“It was a high price to pay, but you lose battles to win wars,” she told us. “If I could turn back time, I wouldn’t have changed a thing.”
Although al-Sharif developed coping mechanisms to deal with the criticism and vitriol online, she could not abide the way in which dictatorial powers were beginning to weaponize social media platforms.
In fact, al-Sharif deleted all her social profiles in 2018, even though this meant severing the line of communication with her many thousands of followers. She did so live on stage during a speech at an EU summit in Stockholm, in the aftermath of the assassination of journalist Jamal Khashoggi by the Saudi state.
When people like al-Sharif took to social media to discuss the killing and launch criticism at the Saudi regime, they were “washed out” by trolls and bots (known in Saudi Arabia as “flies”), she says. These automated accounts were designed explicitly to push the monarchy’s agenda, intimidate dissidents and quiet any rumors of its role in Khashoggi’s murder.
In the weeks after news of the assassination emerged, these were some of the the trending hashtags on Twitter in the country (translated from the original Arabic):
Neither is Saudi Arabia the only nation accused of abusing bot farms to sow discord, spread misinformation and squash its opponents. For example, Russia was found to have used bots to manipulate voters ahead of the 2016 US election, which resulted in the presidency of Donald Trump. And China is known to have used fake Twitter accounts to spread pro-government messages during recent protests in Hong Kong, and in the early days of the Covid-19 pandemic.
“I went from someone who completely believed in social media, to someone who was horrified by it,” said al-Sharif. “During this period, I felt very hopeless. Suddenly we had lost a platform that had given us a voice.”
“The same tools we had used to liberate ourselves were now being used for oppression. This was a profound discovery.”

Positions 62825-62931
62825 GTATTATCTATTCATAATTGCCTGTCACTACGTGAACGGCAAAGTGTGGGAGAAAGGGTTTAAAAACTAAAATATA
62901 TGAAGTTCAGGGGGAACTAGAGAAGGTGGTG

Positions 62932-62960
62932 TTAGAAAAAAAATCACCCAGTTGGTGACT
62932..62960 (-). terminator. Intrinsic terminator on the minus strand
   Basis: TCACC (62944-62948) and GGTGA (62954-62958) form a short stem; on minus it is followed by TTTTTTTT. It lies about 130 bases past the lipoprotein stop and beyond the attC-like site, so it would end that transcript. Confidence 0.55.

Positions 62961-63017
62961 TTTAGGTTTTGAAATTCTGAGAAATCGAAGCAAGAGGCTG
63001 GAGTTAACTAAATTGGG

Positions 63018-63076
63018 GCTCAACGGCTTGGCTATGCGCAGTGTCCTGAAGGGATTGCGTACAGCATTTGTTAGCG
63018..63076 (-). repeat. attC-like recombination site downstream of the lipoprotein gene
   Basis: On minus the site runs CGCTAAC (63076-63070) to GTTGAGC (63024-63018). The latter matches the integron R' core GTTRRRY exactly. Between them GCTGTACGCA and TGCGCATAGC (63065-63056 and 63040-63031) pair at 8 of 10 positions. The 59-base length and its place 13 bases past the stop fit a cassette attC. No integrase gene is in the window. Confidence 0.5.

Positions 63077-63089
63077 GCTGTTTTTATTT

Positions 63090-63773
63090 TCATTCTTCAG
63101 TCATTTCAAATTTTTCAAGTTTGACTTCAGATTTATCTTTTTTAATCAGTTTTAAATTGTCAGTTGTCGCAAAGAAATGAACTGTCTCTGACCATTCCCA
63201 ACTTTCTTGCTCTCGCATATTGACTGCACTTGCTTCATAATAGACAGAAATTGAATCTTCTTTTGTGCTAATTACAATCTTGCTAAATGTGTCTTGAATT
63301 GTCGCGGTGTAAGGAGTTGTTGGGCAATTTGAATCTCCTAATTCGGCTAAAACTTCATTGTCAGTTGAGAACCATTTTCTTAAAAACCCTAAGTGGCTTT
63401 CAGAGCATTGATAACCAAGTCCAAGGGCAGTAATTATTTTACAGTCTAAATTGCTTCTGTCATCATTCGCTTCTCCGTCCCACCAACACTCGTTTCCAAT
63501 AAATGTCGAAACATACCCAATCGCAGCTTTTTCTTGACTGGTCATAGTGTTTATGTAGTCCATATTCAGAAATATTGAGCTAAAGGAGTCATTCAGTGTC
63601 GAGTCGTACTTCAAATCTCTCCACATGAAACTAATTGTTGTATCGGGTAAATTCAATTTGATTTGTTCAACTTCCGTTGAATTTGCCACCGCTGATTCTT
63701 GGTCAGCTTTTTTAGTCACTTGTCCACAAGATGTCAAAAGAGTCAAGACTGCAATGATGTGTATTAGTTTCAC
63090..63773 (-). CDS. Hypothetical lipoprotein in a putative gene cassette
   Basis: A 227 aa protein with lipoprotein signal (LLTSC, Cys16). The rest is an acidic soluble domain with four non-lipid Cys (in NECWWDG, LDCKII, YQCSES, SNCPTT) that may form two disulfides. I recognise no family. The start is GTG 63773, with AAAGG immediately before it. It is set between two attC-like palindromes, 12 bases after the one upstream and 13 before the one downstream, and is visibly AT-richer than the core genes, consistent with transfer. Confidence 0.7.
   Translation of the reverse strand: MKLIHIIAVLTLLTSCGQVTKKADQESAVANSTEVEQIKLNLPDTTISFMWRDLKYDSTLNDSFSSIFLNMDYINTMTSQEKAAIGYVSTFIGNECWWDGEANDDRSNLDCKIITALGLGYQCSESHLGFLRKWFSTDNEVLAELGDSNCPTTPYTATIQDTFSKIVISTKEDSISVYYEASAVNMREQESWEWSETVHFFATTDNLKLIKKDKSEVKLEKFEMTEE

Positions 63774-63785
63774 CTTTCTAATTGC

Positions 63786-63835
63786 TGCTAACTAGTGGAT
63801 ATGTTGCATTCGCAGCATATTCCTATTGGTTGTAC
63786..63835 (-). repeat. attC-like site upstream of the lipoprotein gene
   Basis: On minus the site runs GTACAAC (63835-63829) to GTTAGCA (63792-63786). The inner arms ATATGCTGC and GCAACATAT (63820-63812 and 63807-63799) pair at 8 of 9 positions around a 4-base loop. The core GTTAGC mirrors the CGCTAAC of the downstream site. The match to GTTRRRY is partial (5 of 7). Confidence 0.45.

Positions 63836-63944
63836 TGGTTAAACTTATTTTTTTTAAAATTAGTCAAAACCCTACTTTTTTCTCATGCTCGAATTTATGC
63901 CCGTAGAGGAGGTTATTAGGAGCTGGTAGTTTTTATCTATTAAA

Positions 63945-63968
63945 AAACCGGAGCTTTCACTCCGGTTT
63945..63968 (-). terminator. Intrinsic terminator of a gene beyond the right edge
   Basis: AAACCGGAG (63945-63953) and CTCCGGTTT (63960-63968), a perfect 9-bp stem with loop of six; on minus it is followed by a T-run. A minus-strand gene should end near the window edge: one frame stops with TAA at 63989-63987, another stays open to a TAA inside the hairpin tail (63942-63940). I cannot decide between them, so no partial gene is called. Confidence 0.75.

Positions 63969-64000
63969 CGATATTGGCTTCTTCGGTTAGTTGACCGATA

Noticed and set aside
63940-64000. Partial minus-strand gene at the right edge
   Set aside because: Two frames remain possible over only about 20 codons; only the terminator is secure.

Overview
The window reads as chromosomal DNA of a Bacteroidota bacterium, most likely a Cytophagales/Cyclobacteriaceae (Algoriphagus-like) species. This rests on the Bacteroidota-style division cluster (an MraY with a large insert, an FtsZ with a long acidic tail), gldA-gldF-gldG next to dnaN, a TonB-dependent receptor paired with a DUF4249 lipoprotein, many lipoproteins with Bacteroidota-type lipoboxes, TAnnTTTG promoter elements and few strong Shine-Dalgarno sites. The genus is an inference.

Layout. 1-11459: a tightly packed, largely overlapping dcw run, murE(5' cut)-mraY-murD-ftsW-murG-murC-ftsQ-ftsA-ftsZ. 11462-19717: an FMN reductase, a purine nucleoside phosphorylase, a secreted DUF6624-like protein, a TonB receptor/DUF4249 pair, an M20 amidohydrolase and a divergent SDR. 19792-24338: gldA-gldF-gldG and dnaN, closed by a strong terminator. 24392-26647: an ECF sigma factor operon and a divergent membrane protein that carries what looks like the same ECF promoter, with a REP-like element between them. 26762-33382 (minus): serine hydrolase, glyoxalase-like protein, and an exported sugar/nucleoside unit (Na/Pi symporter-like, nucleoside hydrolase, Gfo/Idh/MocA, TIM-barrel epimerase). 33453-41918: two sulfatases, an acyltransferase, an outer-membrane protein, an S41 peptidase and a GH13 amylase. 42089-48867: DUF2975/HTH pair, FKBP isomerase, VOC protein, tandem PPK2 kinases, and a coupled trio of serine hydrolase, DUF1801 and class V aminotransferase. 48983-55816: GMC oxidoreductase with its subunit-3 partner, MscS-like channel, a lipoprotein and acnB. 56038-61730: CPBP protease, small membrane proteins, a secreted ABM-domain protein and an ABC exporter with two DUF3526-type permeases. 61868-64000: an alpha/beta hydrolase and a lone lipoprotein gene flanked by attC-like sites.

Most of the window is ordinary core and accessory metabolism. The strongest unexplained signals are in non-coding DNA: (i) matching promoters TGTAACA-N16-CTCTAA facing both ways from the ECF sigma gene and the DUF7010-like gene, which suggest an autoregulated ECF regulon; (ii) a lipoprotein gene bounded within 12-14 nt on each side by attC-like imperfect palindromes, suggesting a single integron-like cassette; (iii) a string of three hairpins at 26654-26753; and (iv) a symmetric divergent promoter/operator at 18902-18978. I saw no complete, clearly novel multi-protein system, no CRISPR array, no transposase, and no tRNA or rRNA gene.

Where do we go from here?
Life after social media is quieter for al-Sharif, especially now she is living in Australia in self-imposed exile. She says she is disconnected from Saudi Arabia since quitting, but is otherwise glad of the opportunity to reflect.
In spite of her opinions about the companies running the world’s largest social media and internet platforms, al-Sharif remains optimistic about the prospects society can find a way to harness their benefits and keep their destructive potential in check.
Having left her job as CISO at the University of New South Wales, she has turned her attention to a new project: the Ethical Technologists Society, an organization she founded to raise awareness of breaches of digital rights. She has also started a podcast, called Tech4Evil, in which she tackles the abuse of centralized power, surveillance capitalism, data privacy and other related issues.
Asked how she would begin to address the problems with today’s algorithm- and ad-based internet models, al-Sharif explained the issues can only be solved through conversation. She says technologists are guilty of speaking the language of technologists, but it’s important now to broadcast the message to a wider audience.
“Ultimately, people must boycott companies that betray their trust. These companies have become what they are because of the power of the network,” she told us. “We don’t want to lose the power of technology, but we also don’t want people to give away their digital rights for the sake of convenience. There is a middle ground.”
Although money is tight and her plan not yet fully fleshed out, al-Sharif and the Ethical Technologists Society will endeavor to build an “ethical technology index” to help people make informed decisions about the companies they interact with. She imagines such a system could also be used to hold technology companies accountable for the consequences of their actions.
The organization will also push for greater transparency in the sector. al-Sharif reserved some praise for Twitter, which recently launched a service that shines a light on any information requests it receives from governments, and Reddit does something similar. But she says these companies must go further, providing full access to their algorithms for independent audit, especially Facebook.
There are also micro-rebellions that everyone can practice, she says, to minimize the stranglehold of Big Tech. For example, boycotting Google Search to deprive the company of advertising revenue, or always using a VPN and private browser to shield internet activity from prying eyes. In isolation, these acts are inconsequential, but en masse could begin to create noise.
The path out of the labyrinthine created by abuses of the internet is as yet unclear. For every solution to the complex problems in question, there is an equally persuasive and legitimate counterargument. But al-Sharif has faith in the ability of technology to deliver us from this situation, just as it did when she was young.